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I haven't started writting this post with a "Dear Obsidian" because I don't want the tone of the text to be confused with cynicism or sarcasm. With the writing of this text I am just trying to voice out my honest concerns towards a game that I've backed, and as such, this post should be read only as that, although I still would really like to be answered by at least one of the members of the Obsidian crew, if anything else. First of all, I do think the game looks amazing so far. Well, with that out of the way, my concerns started when I read in a virtual magazine that "Pillars of Eternity" will not include romance options. As a backer, I wasn't aware of this as I've always assumed that a game that was aiming to be a spiritual successor of "Baldur's Gate 2" and "Planescape: Torment" will at least try to create deep relationships with companions and or NPCs in the same way those games did. I was somewhat confused and dissapointed with this news, so I just went back to the original pitch and I read it again: "Project Eternity will take the central hero, memorable companions and the epic exploration of Baldur's Gate, add in the fun intense combat and dungeon diving of Icewind Dale, and tie it all together with the emotional writing and mature thematic exploration of Planescape: Torment" The first time I read the pitch back when the kickstarter campaign started, I was thrilled at the oportunity of playing one game that will mix together the deep and richness of writing of both the "Baldur's Gate saga" and "Planescape: Torment". I have to admit that I was never very fond of the "Icewind Dale" series because while good games, they always felt to me much less alive due to the lack of companions or roleplaying options. Still, the combat in those games were pretty good and that was exactly what Obsidian was aiming to bring back from them, according to the pitch, so everything was good. But now, after these news, it feels to me that we are getting more "Icewind Dale" than "Baldur's Gate" or "Planescape: Torment", although I would really like to be wrong about this once the game is out on the street. The thing is I remember that one of the stretch goals for the game was centered on unlocking levels and more levels of a megadungeon. At the time, my first thought was "Cool", "neat" and " I am really looking forward to explore that", but that was before this news, because I would take roleplaying options over endless dungeons anyday. I know the game is gonna have interactions with companions seen as friendships or hateships but, somehow these interactions won't feel as deep as the ones in "Baldur's Gate" and "Planescape: Torment" because those had friendships + romances...and wasn't the whole point of the project to bring back that same level of deep interaction? And yes, I consider that a game without romances (understood either as they were offered in Baldur's Gate 2 or as they were developed in Planescape: Torment) will fundamentally offer less roleplaying options for the players. A game where your character emotional romantic connections are essentially nullified during the whole journey, without options for the player for those relationships to happen, feels as limited as a game with forced relationships only. I am not saying this game will be a bad game because of this decision, but I do think it somehow failed already to be as deep as Baldur's Gate 2 or Planescape: Torment concerning the roleplaying posibilities. Because in BG2 you could chose to pursue romances or not, and that simple detail is always better that not having the option of doing so. Likewise in Planescape: Torment, we believed the relationships between the Nameless One and Deionarra, Annah, Fall-From-Grace or even Ravel because there were so many roleplaying options given through dialogue where you could chose how to behave with these characters, all of which obviously felt something for our Nameless fella. To me, the game felt much more real and believable thanks to those interactions because the creators weren't ruling out roleplaying posibilities and options, so each player had the chance to make the story of the game their own thanks to the answers they were deciding to give. If in "Pillars of Eternity" options like these are simply ruled out, every player will feel that their main character is either asexual, a psychopath or somebody that simply is no interested in any of their companions or the NPCs in the world in any romantic way whatsoever, which can be possible but it's unlikely and force the player down a certain kind of character. While the decision to rule out romances is great for players that want to roleplay their characters in that particular fashion, the rest of the players will be left frustrated with a character that they will not feel their own partly because of these restrictions. At this point, in case it wasn't clear, I would like to add that I understand romances in some different ways and I feel that at least the options given by both "Baldur's Gate 2" and "Planescape: Torment" were not only valid, but very interesting.To those putting romance and waifu in the same bag...I really don't think they are the same thing, they don't even play in the same league. And really, who really wants waifu stuff in their Obsidian RPG, anyway? Is somebody crazy enough to think Obsidian is going to write that kind of thing? No, I am obviously talking about something else when I talk about romances, for example, to those saying that "Planescape: Torment" didn't have romances, well, I simply don't feel that's true. Actually, my favourite approach to romances was Planescape's were those relationships were subtly played throughout the whole game, slowly building the connections with your companions. Fall-From-Grace is, for example, the epitome of a doomed romance, damning both of the characters in the process. Another person in another forum commented this about the Planescape's romances and I totally agree with him/her: "All of the romances in PS:T are there to underline the way in which TNO is bringing torment and suffering to all those close to him. The romances for Annah, FFG and Deionarrah serve the same purpose as Dakkon's enslavement and Morte's fate following you for eternity. Deinorrah needs no explanation, but Ravel makes it pretty clear that Annah falling in love with you is a 'very bad thing' (which can lead directly to her death - and even without that, puts her in a doomed devotion to someone whose fated to hell). FFG is the final part of the curse of torment - notice how when you encounter Ravel, she expertly picks apart every companion's weakness and points out just how TNO is bringing suffering upon them (Annah's love, Dakkon's slavery, Nordrom in a hopeless struggle against his own nature, and most of all, the one time in the whole game where Morte's joking facade gets broken, with Ravel revealing the bitter desparation beneath his humour)....but when she comes to addressing FFG she doesn't really have anything to say - in fact, while all the other characters are being taken apart, FFG is described as carefully sizing Ravel up for weaknesses. Then you get to the end of the game, with TNO on his way to hell...and finally FFG's torment becomes clear when she swears that she's go back to the very place that she had once escaped from, making a vow to rescue TNO that can't possibly be fulfilled and serves only to doom her to the same fate as TNO." So, in closing, we had thematically relevant romances in "Planescape:Torment" but also regular romances in "Baldur's Gate 2" where your companions developed feeling towards your characters only because they were given the chance to travel with him in first place, and from that point, things evolve according to player decisions. I don't think that's a bad option either. I think both games did a great job with their respective roleplaying options and that is why I find it weird that Obsidian is deciding to restrict the roleplaying capabilities of a game that claims to be a spiritual successor of those two classic RPGs. Modding the romances in is also not an option. At least for me. In first place, they won't be cannon and they will not ever be as intertwined with the story as one written by Obsidian. For those talking about this option...would they accept the other way around? Meaning, oficial game with romances and then some extra dungeons modded in by the community? Yep, I didn't think so. Josh Sawyer said in this very forum that the team didn't have the time or other resources to implement romances. But basically romances are more dialogue and reaction to it that adds roleplaying options to the player. Why then, if we assume roleplaying options are relevant in a CRPG, not give the backers the opportunity to have a say in this decision? Why not reaching a compromise? If the team doesn't have money or time for both let's say 40 dungeons and romances, why not ask the backers what would they rather have? And no, I don't mean cutting some levels from the megadungeon because what's promised is promised but maybe cutting some other dungeons instead. Inxile set up polls for decisions as important as deciding if the game were gonna be turn based or action with pause. Why not give the Pillars of Eternity backers the option to give their opinion? To know if they want the maximum amount of dungeons no matter what or if they would rather have less of them so that time and money would go to open more roleplaying options. I really would like something like this to happen. There are 73.986 backers only in the Kickstarter main page. 73.986. Do their opinions not matter? I know Obsidian has the last say but... is it not possible to even offer that option to the backers? To ask them what would they rather have via email/poll? Thank you for those patient enough to read the whole thing. As I said, this letter is addressed mainly to Obsidian, but dialogue is welcomed. Thanks again.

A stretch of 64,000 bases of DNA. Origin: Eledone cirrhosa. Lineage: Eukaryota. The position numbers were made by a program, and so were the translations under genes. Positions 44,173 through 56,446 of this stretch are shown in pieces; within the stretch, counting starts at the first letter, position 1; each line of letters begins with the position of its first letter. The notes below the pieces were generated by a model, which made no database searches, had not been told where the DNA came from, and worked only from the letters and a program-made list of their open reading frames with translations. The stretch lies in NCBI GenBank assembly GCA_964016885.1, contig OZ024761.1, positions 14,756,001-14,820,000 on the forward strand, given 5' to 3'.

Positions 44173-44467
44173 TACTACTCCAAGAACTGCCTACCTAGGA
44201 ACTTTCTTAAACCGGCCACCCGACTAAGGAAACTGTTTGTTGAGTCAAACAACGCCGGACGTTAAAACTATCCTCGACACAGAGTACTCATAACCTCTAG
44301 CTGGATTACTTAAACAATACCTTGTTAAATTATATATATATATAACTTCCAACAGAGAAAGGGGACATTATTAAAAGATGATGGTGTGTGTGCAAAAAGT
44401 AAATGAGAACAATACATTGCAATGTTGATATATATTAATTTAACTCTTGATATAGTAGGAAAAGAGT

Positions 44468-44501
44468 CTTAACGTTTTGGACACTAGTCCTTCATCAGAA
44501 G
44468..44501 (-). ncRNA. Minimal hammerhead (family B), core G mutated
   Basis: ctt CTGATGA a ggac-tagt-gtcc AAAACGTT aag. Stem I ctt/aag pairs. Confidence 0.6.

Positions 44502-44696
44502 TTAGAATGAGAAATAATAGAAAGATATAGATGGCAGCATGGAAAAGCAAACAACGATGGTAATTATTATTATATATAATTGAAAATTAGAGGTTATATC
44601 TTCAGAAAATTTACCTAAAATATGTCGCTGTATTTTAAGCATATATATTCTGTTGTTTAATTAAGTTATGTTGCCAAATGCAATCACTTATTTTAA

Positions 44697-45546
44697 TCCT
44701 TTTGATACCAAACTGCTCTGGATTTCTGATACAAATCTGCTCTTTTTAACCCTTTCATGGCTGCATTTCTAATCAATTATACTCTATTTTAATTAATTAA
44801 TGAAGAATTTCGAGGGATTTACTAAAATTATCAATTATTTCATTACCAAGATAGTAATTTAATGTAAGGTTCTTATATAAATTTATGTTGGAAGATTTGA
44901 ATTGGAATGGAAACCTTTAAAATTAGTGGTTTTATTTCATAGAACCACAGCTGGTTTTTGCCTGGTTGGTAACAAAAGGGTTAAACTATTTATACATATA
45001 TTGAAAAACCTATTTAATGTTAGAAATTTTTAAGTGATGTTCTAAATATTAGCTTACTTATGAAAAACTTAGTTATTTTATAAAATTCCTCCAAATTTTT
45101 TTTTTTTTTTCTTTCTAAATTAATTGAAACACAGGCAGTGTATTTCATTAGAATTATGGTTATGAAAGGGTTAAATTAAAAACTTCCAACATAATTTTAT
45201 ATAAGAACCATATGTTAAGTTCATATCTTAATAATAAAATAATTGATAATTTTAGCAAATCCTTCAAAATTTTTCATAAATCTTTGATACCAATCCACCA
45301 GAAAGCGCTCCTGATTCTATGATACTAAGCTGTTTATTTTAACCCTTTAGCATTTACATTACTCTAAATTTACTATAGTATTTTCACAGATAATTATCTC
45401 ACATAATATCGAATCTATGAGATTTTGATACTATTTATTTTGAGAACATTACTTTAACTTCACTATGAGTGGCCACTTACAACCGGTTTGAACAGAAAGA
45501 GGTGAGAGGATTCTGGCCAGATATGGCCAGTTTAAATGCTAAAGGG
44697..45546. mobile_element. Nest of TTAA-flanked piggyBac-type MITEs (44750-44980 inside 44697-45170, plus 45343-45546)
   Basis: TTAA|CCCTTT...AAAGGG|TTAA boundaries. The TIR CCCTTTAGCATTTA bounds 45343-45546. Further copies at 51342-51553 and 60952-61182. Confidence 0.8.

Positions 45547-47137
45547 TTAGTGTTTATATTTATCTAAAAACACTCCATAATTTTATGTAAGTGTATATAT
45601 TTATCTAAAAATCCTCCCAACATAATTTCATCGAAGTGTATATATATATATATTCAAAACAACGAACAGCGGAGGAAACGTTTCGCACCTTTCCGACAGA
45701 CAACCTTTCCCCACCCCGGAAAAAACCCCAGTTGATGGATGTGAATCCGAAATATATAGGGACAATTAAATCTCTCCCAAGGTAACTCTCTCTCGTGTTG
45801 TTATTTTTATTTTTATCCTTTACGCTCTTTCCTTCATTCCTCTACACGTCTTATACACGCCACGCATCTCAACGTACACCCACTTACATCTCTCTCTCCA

I'm talking about certain quests (eg. gather 20 coconuts) that you can complete over and over again (eg. once per day) for a reward. For a game that could potentially have 10000 quest events (random guess) I think it is going to be quite a challenge for the developers to create 10000 completely unique quests without a considerable percentage of them becoming more or less repetitious. If 500 of those unique quests were shaved off and dumped into a 20 quests that could be repeated once per cycle, then that would mean the developers would have to create 480 less quests, and could use that time to make the remaining 9500 quests just that much better, and it might also potentially make the remaining 9500 quests slightly less repetitious. Of course that would mean that we would need to run those 20 repeatable quests about 25 times each (20*25=500) which doesn't exactly sound fun. Repeatable quests are a tool, with both pro's and con's. Should they be in this game, or not?
So we don't know much about the game as of the time of this post, but we can safely assume that (a) we will be creating a singular character as a PC and (b) we will be a "Watcher" of some sort. We don't know how the game will start, obviously. It could go one of two ways. One, you have a lot of control over character creation but your past as a character is either fixed and part of the story (BG games) or not even really bothered with at all (Elder Scrolls games, IWD). Two, you show up in media res, a grown-ass man / woman / myconid, and you have some control not just over the appearance and skills of your myconid, but your myconid's background. Usually it's something like NWN2, which were sort of akin to minor Fallout traits, giving negligible bonuses and penalties to stats, and maybe eliciting a comment from someone once or twice. But there are exceptions: The content for each Origin in Dragon Age was pretty substantial, though it has less bearing the more you go on in the game. My personal favorite, though, was Arcanum's system. You went beyond mere socioeconomic and personality-based backgrounds toward the weird and fantastical. You could be a Frankenstein's monster, a magician's assistant, an idiot savant. No original game content was made for any of them (though that could change in a revisitation), but they were outlandish and what's more, they generally affected your stats in dramatic and often unchangeable ways, as well as put you in weird situations no one else would be in (freaking out in the sewers as a hydrophobe, for example). As such, they could substantially change the game. Does the hivemind agree that character backstories are cool things to pick and choose for a character, provided he/she/zhe is not set in stone from the outset? Perhaps you can choose what it is you were doing when you were conscripted into the Watcher role, as it sounds like you were.